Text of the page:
Once Apple’s iPhone was a much-wanted device for the picky Chinese consumers. But those glamorous days are over as domestic brands offer more than their US competitor, says branding analyst Ben Cavender to Patently Apple.
Category Archives: branding
11.11 is Alibaba’s Single’s Day, an annual online shopping festival and marketing expert Ashley Dudarenok explains where it is coming from. Last year Alibaba had a turnover of US$25 billion, while competitor JD claimed US$19 billion for the 11-day festival. Ashey on the power of data.
Short entertaining videos of 15-30 seconds were hot in China a few years ago, says vlogger and marketeer Ashley Dudarenok on her vlog, but the internet population is moving to a long format, that is three minutes. Viewers really want to be part of your life, she says.
The Chinese government tries to shift its economy from investment-driven towards consumption, with considerable success. And the outside world is equally seeing the consumption power of the Chinese, as they travel more than ever, and spend per head more than tourists from any other country.
But tapping into that huge spending power is not always easy, and is driven by the often hard-to-predict habits of Chinese consumers, policies by the government and the powerful social media. Experts at the China Speakers Bureau are happy to give your efforts direction.
The unicorn Bytedance is worth US$750 billion, an international big hit on news distribution, exploiting AI in a sensational way, but hardly known to many. China veteran Ashley Dudarenok explains why is not owned by Alibaba, Tencent but independent on the market, and making a blast.
Dropping stock markets have caused a bloodshed at the 2018 Hurun Rich List where 11% dropped off the list compared to 2017. But also 219 new faces entered the list, says Rupert Hoogewerf, Hurun Report Chairman and Chief Researcher at their website. Alibaba’s Jack Ma became number one again, pushing out real estate tycoons.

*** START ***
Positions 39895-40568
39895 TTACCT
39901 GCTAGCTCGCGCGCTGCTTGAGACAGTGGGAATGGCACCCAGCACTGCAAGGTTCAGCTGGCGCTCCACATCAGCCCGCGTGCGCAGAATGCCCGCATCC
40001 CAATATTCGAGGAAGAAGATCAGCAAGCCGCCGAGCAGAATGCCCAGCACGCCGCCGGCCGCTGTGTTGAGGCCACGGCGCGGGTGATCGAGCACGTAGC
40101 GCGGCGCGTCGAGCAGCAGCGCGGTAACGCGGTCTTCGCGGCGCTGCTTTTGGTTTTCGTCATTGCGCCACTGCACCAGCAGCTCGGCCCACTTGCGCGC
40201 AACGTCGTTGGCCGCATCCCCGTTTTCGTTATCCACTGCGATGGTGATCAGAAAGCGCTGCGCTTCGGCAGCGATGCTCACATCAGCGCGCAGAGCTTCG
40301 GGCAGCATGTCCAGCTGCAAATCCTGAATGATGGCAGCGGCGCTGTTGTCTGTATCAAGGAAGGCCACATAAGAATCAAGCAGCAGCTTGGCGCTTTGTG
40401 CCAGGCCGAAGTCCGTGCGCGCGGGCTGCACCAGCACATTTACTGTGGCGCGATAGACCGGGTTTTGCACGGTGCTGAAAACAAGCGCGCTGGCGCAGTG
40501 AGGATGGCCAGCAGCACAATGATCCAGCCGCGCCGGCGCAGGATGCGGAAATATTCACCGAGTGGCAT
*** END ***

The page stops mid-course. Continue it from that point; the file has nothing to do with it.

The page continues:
Marketing veteran Ashley Dudarenok explains on her daily vlog why thinking that China is cheap is a misconception. Picky Chinese consumers like to consume, but not necessarily what you have…
Tencent watcher Matthew Brennan has an in-depth look at how the recent reorganization of the internet giant reflects on the internet in China, especially how the company that became big through WeChat and B2C moves towards a more industrial approach, he writes on his weblog at China Channel.
Luxury, as a display of success, is a key element in China, among all different cohorts, says marketing veteran Tom Doctoroff, author of What Chinese Want: Culture, Communism, and China’s Modern Consumer to Emarketer. What they have in common is a Confucian culture, binding all Chinese together, he says. If explains the longing for luxury.
The disappearance of famous movie star Fan Bingbing now three months ago has kept many guessing for the reasons behind it. Being a celebrity in China has some extra risks, explains business analyst Shaun Rein, author of The War for China’s Wallet: Profiting from the New World Order, for AP. “There’s a greater risk for celebrities to get in trouble with the law and never be able to get a chance at redemption.”